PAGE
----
An older woman gets a checkup at home. Photo: Jahi Chikwendiu/The Washington Post via Getty Images

Dialysis chain DaVita this week agreed to pay $270 million to settle allegations that physicians in its medical group fudged how sick their patients were so they could get paid more from Medicare Advantage plans — which in turn got higher payments from the federal government.

Why it matters: DaVita's settlement eliminates a three-year-old probe. But the entire Medicare Advantage industry — estimated to cost the federal government $250 billion in 2019 — remains under the microscope for gaming the payment system.

What's next: The Department of Justice is continuing its investigation of the coding practices of the largest health insurance companies in the country.

  • Aetna, Anthem, Centene, Cigna, Humana and UnitedHealth Group have disclosed to investors in quarterly securities filings that DOJ is probing their "risk adjustment practices" as part of a "wider review of Medicare risk adjustment generally that includes a number of Medicare Advantage plans, providers and vendors."
  • UnitedHealth also is battling a whistleblower lawsuit that alleges the insurer went through patient medical records and purposely exaggerated diagnoses. UnitedHealth says the lawsuit has no merit and says federal rules have been unclear.
  • DaVita's settlement covers allegations it not only looked back and submitted diagnosis codes that could not be supported medically, but also did not delete unsubstantiated codes.
  • Coincidentally, DaVita is selling the physician group involved in the settlement to UnitedHealth. Federal antitrust regulators are still reviewing the deal.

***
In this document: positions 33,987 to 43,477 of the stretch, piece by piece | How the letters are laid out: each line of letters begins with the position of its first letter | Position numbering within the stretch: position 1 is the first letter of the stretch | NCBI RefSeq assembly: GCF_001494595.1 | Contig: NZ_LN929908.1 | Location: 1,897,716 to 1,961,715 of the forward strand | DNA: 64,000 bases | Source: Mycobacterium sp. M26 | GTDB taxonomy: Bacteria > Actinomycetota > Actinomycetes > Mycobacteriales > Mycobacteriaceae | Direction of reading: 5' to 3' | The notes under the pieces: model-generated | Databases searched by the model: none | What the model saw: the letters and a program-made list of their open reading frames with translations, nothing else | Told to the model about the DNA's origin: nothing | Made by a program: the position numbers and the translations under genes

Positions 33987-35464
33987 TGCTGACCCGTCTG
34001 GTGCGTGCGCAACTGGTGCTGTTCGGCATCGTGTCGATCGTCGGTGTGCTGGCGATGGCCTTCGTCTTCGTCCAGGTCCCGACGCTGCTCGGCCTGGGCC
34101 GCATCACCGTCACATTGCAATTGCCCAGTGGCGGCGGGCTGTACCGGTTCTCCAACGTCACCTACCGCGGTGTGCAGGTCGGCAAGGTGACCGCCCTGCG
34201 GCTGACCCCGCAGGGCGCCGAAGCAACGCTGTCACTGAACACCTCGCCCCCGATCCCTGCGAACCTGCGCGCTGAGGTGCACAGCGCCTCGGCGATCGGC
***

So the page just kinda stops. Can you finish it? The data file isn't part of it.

How it works: Health insurers that sell Medicare Advantage plans assign "risk scores" to their members, based on the health conditions they have. The higher the risk score, the more conditions someone has, and the more money the insurer gets for covering them.

  • Yes, but: Research and reporting have found payments to Medicare Advantage plans "exceed what is warranted" because of the industry's aggressive, yet technically legal, medical record coding.

The big picture: The federal government expects more than 22 million seniors and disabled people, or about 37% of all Medicare enrollees, to be in a Medicare Advantage plan next year. Wall Street predicts half of all Medicare beneficiaries will be in Medicare Advantage by 2021.

  • Growth in the program won't wash away concerns about coding. Pending whistleblower suits allege Medicare Advantage insurers and coding vendors aggressively document patients' health statuses during home visits.

Go deeper

Updated 16 mins ago - Politics & Policy

Coronavirus dashboard

Illustration: Aïda Amer/Axios

  1. Politics: Pence chief of staff Marc Short tests positive for coronavirus — COVID-19 looms over White House Halloween celebrations
  2. Health: Fauci says maybe we should mandate masks if people don't wear them — America was sick well before it ever got COVID-19
  3. World: Polish President Andrzej Duda tests positive for COVID-19.

Pence chief of staff Marc Short tests positive for coronavirus

Marc Short with Katie Miller, Vice President Pence's communications director, in March. Photo: Doug Mills/The New York Times via Reuters

Marc Short, Vice President Mike Pence’s chief of staff, tested positive for the coronavirus Saturday and is quarantining, according to a White House statement.

Why it matters: Short is Pence's closest aide, and was one of the most powerful forces on the White House coronavirus task force.

6 hours ago - World

Opposition leader Leopoldo López flees Venezuela

Venezuelan opposition politician Leopoldo López outside the Spanish embassy in Caracas, in 2019. Photo: Juan Barreto/AFP via Getty Images

Leopoldo López, a former political prisoner and prominent Venezuelan opposition leader, has left the country, his Popular Will party confirmed in a statement Saturday.

Why it matters: He's been an influential force in the push to oust President Nicolás Maduro's regime and a mentor to opposition leader Juan Guaidó. He'd been in the Spanish ambassador's Caracas residence since escaping house arrest in April 2019 following a failed military uprising.